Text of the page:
Young Workers Left Out: The Integration of Toronto Youth in the City’s Labour Market


Young Workers Left Out: The Integration of Toronto Youth in the City’s Labour Market

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This report was published by the Toronto Youth Cabinet.


The mandate of the Equity and Employment Working Group is to fight the city’s rising rate of youth unemployment and improve access to jobs for marginalized youth.

Our team consists of a diverse group of youth from various parts of Toronto, with different life experiences and a spectrum of interests. The team met regularly over the span of a year at City Hall to discuss the common barriers facing youth in their labour market integration.

Our goal was to better understand the reoccurring trends that hinder their ability to seek out employment that is both secure and desirable, while also acknowledging that these barriers run deeper for some communities more than others.

This report is the result of the collaborative efforts of our working group members. We held over 30 consultations with relevant stakeholders who provided insight that reflects the larger community’s knowledge of the issues embedded within the topic of youth unemployment.

These stakeholders include youth between the ages of 15-24, local business owners, as well as non-profit organizations that offer youth services from different wards. Each member’s report is showcased, giving the reader the opportunity to explore this topic from various lenses.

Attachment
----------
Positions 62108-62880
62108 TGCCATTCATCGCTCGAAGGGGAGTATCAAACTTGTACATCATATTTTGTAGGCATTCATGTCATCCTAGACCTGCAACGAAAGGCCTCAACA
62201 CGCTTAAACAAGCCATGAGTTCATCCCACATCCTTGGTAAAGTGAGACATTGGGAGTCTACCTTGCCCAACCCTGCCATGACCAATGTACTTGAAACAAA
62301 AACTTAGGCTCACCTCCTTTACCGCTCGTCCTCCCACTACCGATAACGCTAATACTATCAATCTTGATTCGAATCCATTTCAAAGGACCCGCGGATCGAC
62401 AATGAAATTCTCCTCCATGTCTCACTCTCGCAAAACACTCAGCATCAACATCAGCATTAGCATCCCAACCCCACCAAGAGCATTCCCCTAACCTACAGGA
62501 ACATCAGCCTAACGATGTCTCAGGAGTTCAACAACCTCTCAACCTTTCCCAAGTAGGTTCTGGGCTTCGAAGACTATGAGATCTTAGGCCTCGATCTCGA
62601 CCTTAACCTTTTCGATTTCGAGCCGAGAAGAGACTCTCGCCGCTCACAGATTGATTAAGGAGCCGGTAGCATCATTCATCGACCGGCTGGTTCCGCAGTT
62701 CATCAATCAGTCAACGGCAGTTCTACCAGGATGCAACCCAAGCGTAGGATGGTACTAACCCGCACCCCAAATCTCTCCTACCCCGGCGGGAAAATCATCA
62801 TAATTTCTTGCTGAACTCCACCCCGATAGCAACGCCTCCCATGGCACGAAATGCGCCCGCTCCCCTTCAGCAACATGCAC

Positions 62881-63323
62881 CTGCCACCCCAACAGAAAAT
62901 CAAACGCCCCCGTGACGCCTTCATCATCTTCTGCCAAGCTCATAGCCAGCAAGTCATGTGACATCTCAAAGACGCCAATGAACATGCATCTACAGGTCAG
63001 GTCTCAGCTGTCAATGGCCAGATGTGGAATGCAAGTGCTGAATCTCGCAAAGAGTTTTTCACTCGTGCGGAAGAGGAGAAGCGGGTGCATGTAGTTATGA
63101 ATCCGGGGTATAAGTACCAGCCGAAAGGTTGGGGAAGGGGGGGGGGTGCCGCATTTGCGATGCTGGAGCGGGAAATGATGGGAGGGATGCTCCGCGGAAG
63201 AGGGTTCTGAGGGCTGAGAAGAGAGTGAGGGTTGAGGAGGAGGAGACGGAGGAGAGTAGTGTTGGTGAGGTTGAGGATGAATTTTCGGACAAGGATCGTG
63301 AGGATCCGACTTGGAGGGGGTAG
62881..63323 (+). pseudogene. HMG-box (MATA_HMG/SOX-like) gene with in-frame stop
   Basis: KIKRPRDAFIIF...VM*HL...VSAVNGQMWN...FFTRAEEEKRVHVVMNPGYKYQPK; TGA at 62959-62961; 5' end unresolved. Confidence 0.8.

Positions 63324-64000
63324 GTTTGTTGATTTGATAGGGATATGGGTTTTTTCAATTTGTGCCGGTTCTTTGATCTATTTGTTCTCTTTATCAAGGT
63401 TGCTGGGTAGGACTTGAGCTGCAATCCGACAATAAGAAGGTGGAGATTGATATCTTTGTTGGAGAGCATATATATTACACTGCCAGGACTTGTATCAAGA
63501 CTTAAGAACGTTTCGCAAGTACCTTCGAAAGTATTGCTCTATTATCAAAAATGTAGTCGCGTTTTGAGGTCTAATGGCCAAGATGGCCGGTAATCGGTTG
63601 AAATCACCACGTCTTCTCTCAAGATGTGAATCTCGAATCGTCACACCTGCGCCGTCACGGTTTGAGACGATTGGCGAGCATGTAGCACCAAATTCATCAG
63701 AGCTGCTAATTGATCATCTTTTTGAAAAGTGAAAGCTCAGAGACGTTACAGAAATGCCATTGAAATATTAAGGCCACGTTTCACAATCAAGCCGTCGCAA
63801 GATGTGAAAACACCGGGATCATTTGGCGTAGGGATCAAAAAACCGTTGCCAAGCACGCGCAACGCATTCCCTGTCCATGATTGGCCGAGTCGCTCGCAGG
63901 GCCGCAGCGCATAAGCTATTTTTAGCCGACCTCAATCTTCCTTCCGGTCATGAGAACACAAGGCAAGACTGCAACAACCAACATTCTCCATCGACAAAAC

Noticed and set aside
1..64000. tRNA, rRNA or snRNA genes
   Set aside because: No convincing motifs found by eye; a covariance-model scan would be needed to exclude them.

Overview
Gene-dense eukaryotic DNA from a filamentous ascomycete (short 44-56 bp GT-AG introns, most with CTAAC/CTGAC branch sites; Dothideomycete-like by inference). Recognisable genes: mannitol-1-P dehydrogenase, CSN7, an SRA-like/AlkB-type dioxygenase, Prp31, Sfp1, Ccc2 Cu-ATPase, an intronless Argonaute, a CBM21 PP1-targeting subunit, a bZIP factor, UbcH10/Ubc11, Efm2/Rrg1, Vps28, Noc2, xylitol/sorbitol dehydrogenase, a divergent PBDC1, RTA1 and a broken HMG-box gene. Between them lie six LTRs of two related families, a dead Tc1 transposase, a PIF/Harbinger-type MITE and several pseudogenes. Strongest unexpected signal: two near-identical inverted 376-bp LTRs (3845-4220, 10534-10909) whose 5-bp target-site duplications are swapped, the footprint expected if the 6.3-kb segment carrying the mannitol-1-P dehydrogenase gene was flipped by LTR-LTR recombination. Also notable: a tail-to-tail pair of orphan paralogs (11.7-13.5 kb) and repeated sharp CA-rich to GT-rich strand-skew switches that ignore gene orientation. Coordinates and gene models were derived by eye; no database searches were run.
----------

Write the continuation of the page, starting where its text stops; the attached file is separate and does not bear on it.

Despite this diversity in perspectives, our report demonstrates that there are common trends that create barriers which prevent youth from either entering the job market, or securing stable employment that are on par with their qualifications and aspirations.

These barriers exist with respect to:

  • Lack of access to and knowledge about jobs
  • Precariousness of opportunities
  • Unfeasible requirements
  • Discrimination (race, gender, sexuality, cultural, etc.)
  • Stigmatization of youth workers
  • Inequity in networks and social capital
  • Underemployment of qualifications
  • Mental health gaps

These issues were raised in numerous consultations, therefore demonstrating that there are larger trends at play which are limiting the development and prosperity of Toronto’s youth population.

To name just a few, these trends include:

  • a lack of training and skills opportunities for those entering the job market;
  • limited job streams and opportunities open to employing youth;
  • disproportionality in part-time and temporary jobs for youth.

Toronto Youth Cabinet. (2018). Young workers left out: The integration of Toronto youth in the City’s labour market. Toronto, ON: Author. Retrieved from

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